The broad scope of the bans, and debates surrounding them, fuel a perception among Muslim women that they are suspect in the eyes of German authorities. Maryam (not her real name), an elementary school teacher in North Rhine-Westphalia who converted to Islam, had worn a headscarf in school for decades. She explained to Human Rights Watch, "One has the feeling 'we don't want you'… Where should I go? I belong here.… I would never have thought that would be possible." Elma (not her real name), a secondary school teacher who trained in Baden-Württemberg, said she was the only trainee teacher the supervisory school authority wanted to meet and get to know. Other women expressed similar concerns.
Women teachers who wear a headscarf are invariably asked to explain why they do so, and their independence and views on women's equality are questioned. Articulating her frustration at the assumptions she saw as underpinning the ban, Fahimah, an elementary school teacher in Essen (North Rhine-Westphalia), told Human Rights Watch, "Those who made these laws don't know us." She continued:
They should ask our colleagues, directors, school inspectors, the parents, the pupils what kind of persons we are. All of them have experienced me and know me so well, that they can attest for sure that I am not oppressed and that I do not wear the scarf because of oppression… [The authorities] cannot just simply allege this; for that they would have to get to know us to know if we are oppressed women who manifest this through the headscarf.… One cannot just simply assert this like this. One cannot regard the headscarf as a symbol for that."
There are certainly also persons who neither wear a headscarf nor are Muslim and are oppressed and where do you see it in their cases then? I don't understand how one can want to base this on a cloth.'
Sara (not her real name), a teacher at a North Rhine-Westphalia secondary school echoed these frustrations:
I can imagine that one can come to this conclusion from the representation of Muslim women in the media. So what? I am not like this.… Many women with headscarves are not like this and one cannot completely condemn a religion because of some being like this.… I am an example for integration … going out, striving for a job, finished my studies, did not marry young and only after completion of my university education … I chose my husband freely, not under compulsion, I knew him long before, like it all should be. I was also not forced to wear the headscarf-I am practically a model of what they look for. They have now a promotional program for migrant women to study to become a teacher. Hello? Here I am, take me! It is very sad to be confronted with being told I am of a type that I also only know from the media. I don't recognize the person they see me to be.
Women interviewed by Human Rights Watch, even many who had lived in Germany for decades or even their entire lives, or are German-born converts, expressed feelings of alienation and exclusion. One group of women interviewed by Human Rights Watch noted that what was important to them had been declared to be dangerous. A Muslim convert elementary teacher from North Rhine-Westphalia described hearing the news about the ban: "I suddenly felt like a stranger in Germany…I will never forget that."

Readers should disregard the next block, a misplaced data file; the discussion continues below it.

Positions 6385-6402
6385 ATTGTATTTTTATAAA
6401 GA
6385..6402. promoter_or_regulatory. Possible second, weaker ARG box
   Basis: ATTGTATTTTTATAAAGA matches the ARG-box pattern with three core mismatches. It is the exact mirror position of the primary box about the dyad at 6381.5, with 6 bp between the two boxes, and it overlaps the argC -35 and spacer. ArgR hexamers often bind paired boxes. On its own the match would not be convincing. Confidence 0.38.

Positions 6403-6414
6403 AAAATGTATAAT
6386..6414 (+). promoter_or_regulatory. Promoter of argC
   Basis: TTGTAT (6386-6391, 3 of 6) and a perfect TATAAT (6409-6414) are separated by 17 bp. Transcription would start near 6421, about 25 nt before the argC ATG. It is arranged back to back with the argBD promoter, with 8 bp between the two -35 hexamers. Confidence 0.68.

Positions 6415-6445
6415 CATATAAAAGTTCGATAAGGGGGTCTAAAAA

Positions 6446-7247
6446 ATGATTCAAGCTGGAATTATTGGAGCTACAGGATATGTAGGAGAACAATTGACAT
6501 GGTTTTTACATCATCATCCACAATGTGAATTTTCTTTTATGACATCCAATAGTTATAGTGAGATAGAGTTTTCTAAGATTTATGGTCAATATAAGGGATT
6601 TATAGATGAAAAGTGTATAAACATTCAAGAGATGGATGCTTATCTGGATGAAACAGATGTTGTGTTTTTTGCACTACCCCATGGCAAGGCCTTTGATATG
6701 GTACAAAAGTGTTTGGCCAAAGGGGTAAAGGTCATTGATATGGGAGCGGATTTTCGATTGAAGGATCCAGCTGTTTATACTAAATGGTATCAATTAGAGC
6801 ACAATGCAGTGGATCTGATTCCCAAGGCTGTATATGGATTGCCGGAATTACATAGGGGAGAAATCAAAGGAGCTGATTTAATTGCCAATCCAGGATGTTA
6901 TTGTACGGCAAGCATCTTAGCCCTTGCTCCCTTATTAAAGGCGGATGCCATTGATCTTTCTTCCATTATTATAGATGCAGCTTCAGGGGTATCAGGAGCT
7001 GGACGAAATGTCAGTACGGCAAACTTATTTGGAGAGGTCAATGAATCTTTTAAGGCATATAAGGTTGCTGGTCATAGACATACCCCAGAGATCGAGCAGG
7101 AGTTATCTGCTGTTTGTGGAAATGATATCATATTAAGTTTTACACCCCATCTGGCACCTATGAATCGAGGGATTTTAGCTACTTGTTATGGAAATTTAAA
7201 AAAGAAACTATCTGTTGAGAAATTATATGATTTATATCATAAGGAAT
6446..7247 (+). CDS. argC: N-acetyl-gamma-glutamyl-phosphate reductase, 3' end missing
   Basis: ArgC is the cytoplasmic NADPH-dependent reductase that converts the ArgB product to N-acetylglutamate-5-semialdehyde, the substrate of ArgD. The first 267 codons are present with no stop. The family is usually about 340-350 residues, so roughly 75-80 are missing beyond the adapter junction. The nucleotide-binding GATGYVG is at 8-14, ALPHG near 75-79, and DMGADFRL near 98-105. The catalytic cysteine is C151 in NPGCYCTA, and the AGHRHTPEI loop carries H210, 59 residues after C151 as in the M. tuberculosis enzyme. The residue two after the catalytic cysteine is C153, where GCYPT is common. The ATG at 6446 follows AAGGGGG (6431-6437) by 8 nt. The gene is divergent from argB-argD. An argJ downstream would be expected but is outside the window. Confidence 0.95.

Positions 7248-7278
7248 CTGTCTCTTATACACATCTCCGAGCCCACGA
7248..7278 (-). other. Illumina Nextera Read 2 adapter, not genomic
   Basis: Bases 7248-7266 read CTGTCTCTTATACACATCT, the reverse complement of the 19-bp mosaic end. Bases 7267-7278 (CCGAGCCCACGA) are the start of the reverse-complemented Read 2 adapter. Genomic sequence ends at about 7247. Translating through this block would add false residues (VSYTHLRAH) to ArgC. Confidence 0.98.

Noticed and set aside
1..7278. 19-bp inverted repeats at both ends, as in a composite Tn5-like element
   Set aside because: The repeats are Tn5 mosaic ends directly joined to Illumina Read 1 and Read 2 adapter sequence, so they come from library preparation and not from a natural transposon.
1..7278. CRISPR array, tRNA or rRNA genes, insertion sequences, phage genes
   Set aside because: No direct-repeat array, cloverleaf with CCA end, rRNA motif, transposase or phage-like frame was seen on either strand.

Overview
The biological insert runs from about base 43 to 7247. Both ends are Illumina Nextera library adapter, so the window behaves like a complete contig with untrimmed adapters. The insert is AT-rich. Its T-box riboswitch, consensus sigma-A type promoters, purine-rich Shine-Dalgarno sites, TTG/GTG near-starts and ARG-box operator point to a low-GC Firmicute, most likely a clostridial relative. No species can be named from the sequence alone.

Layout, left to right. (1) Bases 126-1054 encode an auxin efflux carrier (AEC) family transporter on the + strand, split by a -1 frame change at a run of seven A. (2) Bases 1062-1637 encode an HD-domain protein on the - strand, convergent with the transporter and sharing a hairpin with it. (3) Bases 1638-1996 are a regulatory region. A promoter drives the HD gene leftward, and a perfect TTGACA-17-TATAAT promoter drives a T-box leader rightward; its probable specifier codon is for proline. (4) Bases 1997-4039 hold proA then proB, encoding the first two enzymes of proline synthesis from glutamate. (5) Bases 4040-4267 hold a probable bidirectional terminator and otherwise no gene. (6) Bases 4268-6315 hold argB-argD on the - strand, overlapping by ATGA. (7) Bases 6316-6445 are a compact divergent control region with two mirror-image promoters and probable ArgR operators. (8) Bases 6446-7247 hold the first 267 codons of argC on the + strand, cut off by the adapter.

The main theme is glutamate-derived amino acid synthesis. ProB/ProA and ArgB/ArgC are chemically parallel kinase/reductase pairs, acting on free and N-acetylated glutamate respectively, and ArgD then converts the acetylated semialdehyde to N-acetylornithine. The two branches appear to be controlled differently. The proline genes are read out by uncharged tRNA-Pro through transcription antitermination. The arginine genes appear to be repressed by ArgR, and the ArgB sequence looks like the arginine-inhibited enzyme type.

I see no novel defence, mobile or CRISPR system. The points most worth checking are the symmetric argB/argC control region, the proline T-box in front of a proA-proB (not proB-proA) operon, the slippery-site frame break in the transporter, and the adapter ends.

Martina, a school teacher in Frankfurt, who is trying to apply for teaching positions in private schools, told Human Rights Watch,
I wear it because I deem it a religious duty for myself. I needed 10 years to decide [to wear] the headscarf. I will not go and tell a 15-year-old pupil to wear it. If I would like to influence pupils I could do that also without a headscarf-it would make more sense. … Through the law they impute to me a sort of constant Islamic work, which I strongly reject. When I teach German, I teach German.… Neutrality should have to apply to everybody.
Other women similarly made the point that the ban would not effectively target possible indoctrination. As one respondent in a group interview put it, "The headscarf is overestimated. One does not need a headscarf to manipulate and there are other mechanisms to act against [indoctrination]"
An elementary school teacher in North Rhine-Westphalia expressed her incomprehension at why her skills and ability to reach out to migrant pupils and parents were not valued:
The pupils and the parents did not have a problem with it [the headscarf] … The director said she would get even more problems with the Muslims than she already has because of me, but on the contrary I could have helped her and also speak with the Muslim parents, but she did not understand that.
Women have told Human Rights Watch that they feel "reduced to the headscarf"-by the regulations and debates surrounding them. One told us, "You become the 'headscarf woman'" Another remarked, "Before the headscarf law, I was just simply wearing the headscarf. Since there is the headscarf law and one is put so much in the centre of attention I am wearing my headscarf much more consciously.… It feels like being on show. Everyone looks at you: colleagues, who also follow it in the press … the situation is disgusting." A third woman said, "The headscarf was just the 'dot on the i' for me, not so important, never an issue".